To this day I remember a painting that hung in our home when we lived in Korea. It was a graphic depiction of a lake of fire filled with people grotesquely suffering. It was an attention-getter which brought curious people into a conversation with my dad that for some led to salvation. I wish I had that painting today—I’d hang it in my office. Sure, it would offend people. But I would rather upset someone with the reality of God’s upcoming judgment than withhold information that could result in their eternal suffering.
Ancient Jews referred to a place that followed death as the pit (shachath). David wrote in Psalm 55:23, “God, You will bring them down to the Pit of destruction . . .”
Sometimes for relaxation, I will sit down and watch the fish in our aquarium. Their territorial battles, peculiar habits, and beautiful coloring make for interesting (albeit slow) entertainment. We purchased our 60-gallon tank in San Diego and had it for over 12 years. Then one morning I awoke to find the water level had dropped. Horror of horrors, the glass zoo had sprung a leak. Now it sits in our backyard and holds plants and the occasional frog we happen to catch.
I don’t know about you, but I personally find it a challenge to submit my reputation, rights and responsibility to God’s authority. When wronged by someone else, my instinct is to seek retribution. For most of my life I’ve possessed a fierce need to defend myself. If my family, friends or teachers pointed out flaws in my conduct or character I was adept at making excuses. Of course all of this posturing can be explained by one word—PRIDE.
How many of us are uncomfortable with God’s Old Testament track record? The fact that He commanded Israel to completely annihilate those who lived in the Promised Land disturbs our sense of decency and contorts our view of His love and mercy. So we glob on to Jesus as the remake of God’s image and in so doing miss His message that He did not come to bring peace but a sword. God did not change, His method changed. The perfect grace-bestowing Son fulfilled the Law man could not keep.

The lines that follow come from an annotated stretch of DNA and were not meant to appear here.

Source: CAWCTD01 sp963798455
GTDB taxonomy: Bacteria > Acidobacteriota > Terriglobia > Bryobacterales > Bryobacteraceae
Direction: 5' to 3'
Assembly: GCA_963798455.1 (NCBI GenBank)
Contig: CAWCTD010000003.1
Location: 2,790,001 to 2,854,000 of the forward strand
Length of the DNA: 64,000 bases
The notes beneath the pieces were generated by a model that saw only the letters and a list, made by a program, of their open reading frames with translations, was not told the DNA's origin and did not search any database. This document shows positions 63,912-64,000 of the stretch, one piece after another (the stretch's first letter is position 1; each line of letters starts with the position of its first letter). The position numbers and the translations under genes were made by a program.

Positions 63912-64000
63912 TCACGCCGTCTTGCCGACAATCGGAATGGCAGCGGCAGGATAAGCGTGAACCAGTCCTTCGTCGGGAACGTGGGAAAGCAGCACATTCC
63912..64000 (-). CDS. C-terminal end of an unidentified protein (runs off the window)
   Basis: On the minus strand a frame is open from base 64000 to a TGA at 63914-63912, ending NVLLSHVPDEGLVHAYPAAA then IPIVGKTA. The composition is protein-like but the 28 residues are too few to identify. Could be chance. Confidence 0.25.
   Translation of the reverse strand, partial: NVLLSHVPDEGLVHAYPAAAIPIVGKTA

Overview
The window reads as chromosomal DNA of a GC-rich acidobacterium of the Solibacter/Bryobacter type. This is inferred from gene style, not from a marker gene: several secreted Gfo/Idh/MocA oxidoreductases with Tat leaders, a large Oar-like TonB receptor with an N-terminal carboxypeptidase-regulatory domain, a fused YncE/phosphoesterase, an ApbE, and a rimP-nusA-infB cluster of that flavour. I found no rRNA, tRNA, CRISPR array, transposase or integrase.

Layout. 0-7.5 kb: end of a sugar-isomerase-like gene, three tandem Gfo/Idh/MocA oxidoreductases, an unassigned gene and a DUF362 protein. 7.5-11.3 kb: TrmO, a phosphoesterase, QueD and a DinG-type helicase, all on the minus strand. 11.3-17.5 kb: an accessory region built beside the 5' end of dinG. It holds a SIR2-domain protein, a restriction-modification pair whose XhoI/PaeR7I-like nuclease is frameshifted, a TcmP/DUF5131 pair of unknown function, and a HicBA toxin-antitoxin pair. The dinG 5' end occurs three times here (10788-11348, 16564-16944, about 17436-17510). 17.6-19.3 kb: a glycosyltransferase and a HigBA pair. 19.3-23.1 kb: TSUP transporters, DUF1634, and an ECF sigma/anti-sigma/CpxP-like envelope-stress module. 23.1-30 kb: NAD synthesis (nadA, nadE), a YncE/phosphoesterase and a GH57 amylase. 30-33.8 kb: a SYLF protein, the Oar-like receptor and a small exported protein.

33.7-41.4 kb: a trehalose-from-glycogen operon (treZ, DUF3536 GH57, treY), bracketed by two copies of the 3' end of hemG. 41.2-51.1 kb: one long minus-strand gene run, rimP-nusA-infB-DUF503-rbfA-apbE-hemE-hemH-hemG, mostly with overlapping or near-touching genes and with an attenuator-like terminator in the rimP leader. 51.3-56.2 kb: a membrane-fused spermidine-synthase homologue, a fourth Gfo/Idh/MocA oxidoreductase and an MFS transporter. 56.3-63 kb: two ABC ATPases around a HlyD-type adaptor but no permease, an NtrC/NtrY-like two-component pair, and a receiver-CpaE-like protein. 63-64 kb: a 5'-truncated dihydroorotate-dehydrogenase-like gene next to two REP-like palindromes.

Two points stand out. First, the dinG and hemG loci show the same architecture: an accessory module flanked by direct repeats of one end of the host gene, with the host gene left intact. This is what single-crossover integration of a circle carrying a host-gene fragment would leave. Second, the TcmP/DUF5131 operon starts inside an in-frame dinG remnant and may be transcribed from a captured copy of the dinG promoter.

Climbing the staircase to LTC Mark Armstrong’s office one cannot help but notice the words painted between steps: Loyalty, Duty, Respect, Selfless service, Honor, Integrity and Personal courage. These are seven key values the Army seeks to instill in all its soldiers. They are values that Mark takes seriously as the Battalion Commander of the 1st Battalion of the 46th Infantry.
Agony is the struggle that precedes death. We so often think of this state as prolonged, gruesome and slow—a patient fighting to beat some dreaded disease. Yet, agony may also be camouflaged beneath a happy exterior. While appearance suggests that life is good, underneath a desperate struggle to find meaning takes place.
Jonathan Justice is elected Mayor of Reckless City. Immediately upon assumption of office he determines to instill law and order. He fires the corrupt police chief and sacks the city administrator. He appoints a special commission to go after organized crime bosses. His new district attorney is armed with the full cooperation of municipal government to nab criminals with effective passion. A weary city sighs in relief.